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Global Domination | Class 6(66) | Gammacide: Victims of science

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Class 6(66)

Gammacide: Victims of science

09/07/12  ||  Habakuk


Pencils out! Overlooked classics time. I have never read or heard anyone saying anything about this band. Ever. Until it came down to my Melbournian main man and now writing-wise defunct double dad revenant to haphazardly drop a line on this beastly disc. Eager to remedy an unbearable state of affairs like the one described in sentence two, I am only too happy to pass on this knowledge bestowed ‘pon me and cement it into the Class6(66) section.


8.5. These guys are one of the few outfits that truly warrant the “brutal thrash” tag – their music is fast, relentlessly pounding yet still remains somewhat decipherable. Deeply rooted in thrash, these guys do have some death metal influences (blastbeats!), but the overall feel of the disc is that of an engaging and really, really heavy thrash record. The band show a pretty fundamentalist approach that takes its influence mainly from metal itself, with practically no punk leftovers apart from the lyrical themes at best. Sure, this isn’t the most innovative disc, but their special blend of thrash is still quite unique – I know because I certainly would like to hear more of it, but hardly find anything. Apart from (of course) Demolition Hammer. What Gammacide certainly have down to a T however is embedding super-catchy thrash and groove breaks into the overall speedfest this album forms, which hinders it from becoming too much of a blur. Who knows what they might have developed to, but with this being their only full-length offering, it doesn’t really matter.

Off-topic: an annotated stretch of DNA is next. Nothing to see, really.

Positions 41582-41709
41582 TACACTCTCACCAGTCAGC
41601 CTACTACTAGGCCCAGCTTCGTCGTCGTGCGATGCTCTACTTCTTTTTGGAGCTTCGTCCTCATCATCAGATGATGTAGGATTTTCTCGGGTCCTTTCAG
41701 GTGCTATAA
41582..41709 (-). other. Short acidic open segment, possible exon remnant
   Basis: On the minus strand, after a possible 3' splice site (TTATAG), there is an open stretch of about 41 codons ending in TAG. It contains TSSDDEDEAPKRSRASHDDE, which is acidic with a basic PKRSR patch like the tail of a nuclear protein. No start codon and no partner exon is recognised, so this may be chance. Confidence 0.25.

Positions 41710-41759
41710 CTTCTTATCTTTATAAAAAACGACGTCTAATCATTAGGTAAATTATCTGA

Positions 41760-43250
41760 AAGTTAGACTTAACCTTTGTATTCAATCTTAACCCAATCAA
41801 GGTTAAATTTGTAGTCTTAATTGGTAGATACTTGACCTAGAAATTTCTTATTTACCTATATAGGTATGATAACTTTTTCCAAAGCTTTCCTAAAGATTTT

7.5 Most parts of the production are ace, such as the thumpy bass, sawing guitars and the balancing of the vocals, yet I can’t help it: The drums should be even more prominent – just for this very disc. The album’s sound would profit endlessly. Right now they are at normal, maybe even high levels, which is okay. Still, a bit more low-end couldn’t hurt, especially (surprise) for the kicks. Not under normal circumstances (= almost any other album), but with this particular sound, I would just have wanted them to be a little more like on Epidemic of Violence: up front and punchy as hell.


9. I don’t have to tell you that a thrash albums needs riffs aplenty and played fast to succeed. Both things are ensured by Sirs Perry and Shelby, who have a great guitar tone to boot. Shredding, soloing, catchy riffing and all you could ask for works like a charm. If you are okay with an album sacrificing hooks for MOAR RIFFS, you will certainly find this delightful, as they are arranged superbly. Sure, there is a tendency towards sameness, but you could also call that consistency. I, for one, could see myself stomping circles through town when “Chemical Imbalance” or “Walking Plague” start breaking shit down.